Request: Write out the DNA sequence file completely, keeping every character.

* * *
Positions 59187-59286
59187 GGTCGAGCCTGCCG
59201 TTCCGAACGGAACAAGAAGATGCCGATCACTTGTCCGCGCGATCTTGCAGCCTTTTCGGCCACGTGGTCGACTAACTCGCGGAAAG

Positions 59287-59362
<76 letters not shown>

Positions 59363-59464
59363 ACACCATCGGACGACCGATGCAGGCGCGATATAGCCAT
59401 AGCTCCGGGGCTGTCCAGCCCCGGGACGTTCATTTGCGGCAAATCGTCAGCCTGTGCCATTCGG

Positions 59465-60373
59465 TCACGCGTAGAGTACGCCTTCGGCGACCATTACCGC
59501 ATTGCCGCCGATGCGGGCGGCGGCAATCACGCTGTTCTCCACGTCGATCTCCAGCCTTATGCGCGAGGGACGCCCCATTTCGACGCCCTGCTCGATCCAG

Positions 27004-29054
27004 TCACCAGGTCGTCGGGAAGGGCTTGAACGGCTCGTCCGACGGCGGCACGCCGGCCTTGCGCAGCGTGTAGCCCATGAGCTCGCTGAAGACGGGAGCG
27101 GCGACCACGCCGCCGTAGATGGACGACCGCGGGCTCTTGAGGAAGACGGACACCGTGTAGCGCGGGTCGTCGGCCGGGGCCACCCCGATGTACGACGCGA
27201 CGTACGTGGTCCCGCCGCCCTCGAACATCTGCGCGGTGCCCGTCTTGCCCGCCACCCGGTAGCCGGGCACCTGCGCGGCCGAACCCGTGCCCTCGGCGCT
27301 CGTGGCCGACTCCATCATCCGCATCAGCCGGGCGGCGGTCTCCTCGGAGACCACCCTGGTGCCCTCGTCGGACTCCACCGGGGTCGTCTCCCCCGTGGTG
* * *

Positions 59187-59286
59187 GGTCGAGCCTGCCG
59201 TTCCGAACGGAACAAGAAGATGCCGATCACTTGTCCGCGCGATCTTGCAGCCTTTTCGGCCACGTGGTCGACTAACTCGCGGAAAG

Positions 59287-59362
<76 letters not shown>

Positions 59363-59464
59363 ACACCATCGGACGACCGATGCAGGCGCGATATAGCCAT
59401 AGCTCCGGGGCTGTCCAGCCCCGGGACGTTCATTTGCGGCAAATCGTCAGCCTGTGCCATTCGG

Positions 59465-60373
59465 TCACGCGTAGAGTACGCCTTCGGCGACCATTACCGC
59501 ATTGCCGCCGATGCGGGCGGCGGCAATCACGCTGTTCTCCACGTCGATCTCCAGCCTTATGCGCGAGGGACGCCCCATTTCGACGCCCTGCTCGATCCAG

Positions 27004-29054
27004 TCACCAGGTCGTCGGGAAGGGCTTGAACGGCTCGTCCGACGGCGGCACGCCGGCCTTGCGCAGCGTGTAGCCCATGAGCTCGCTGAAGACGGGAGCG
27101 GCGACCACGCCGCCGTAGATGGACGACCGCGGGCTCTTGAGGAAGACGGACACCGTGTAGCGCGGGTCGTCGGCCGGGGCCACCCCGATGTACGACGCGA
27201 CGTACGTGGTCCCGCCGCCCTCGAACATCTGCGCGGTGCCCGTCTTGCCCGCCACCCGGTAGCCGGGCACCTGCGCGGCCGAACCCGTGCCCTCGGCGCT
27301 CGTGGCCGACTCCATCATCCGCATCAGCCGGGCGGCGGTCTCCTCGGAGACCACCCTGGTGCCCTCGTCGGACTCCACCGGGGTCGTCTCCCCCGTGGTG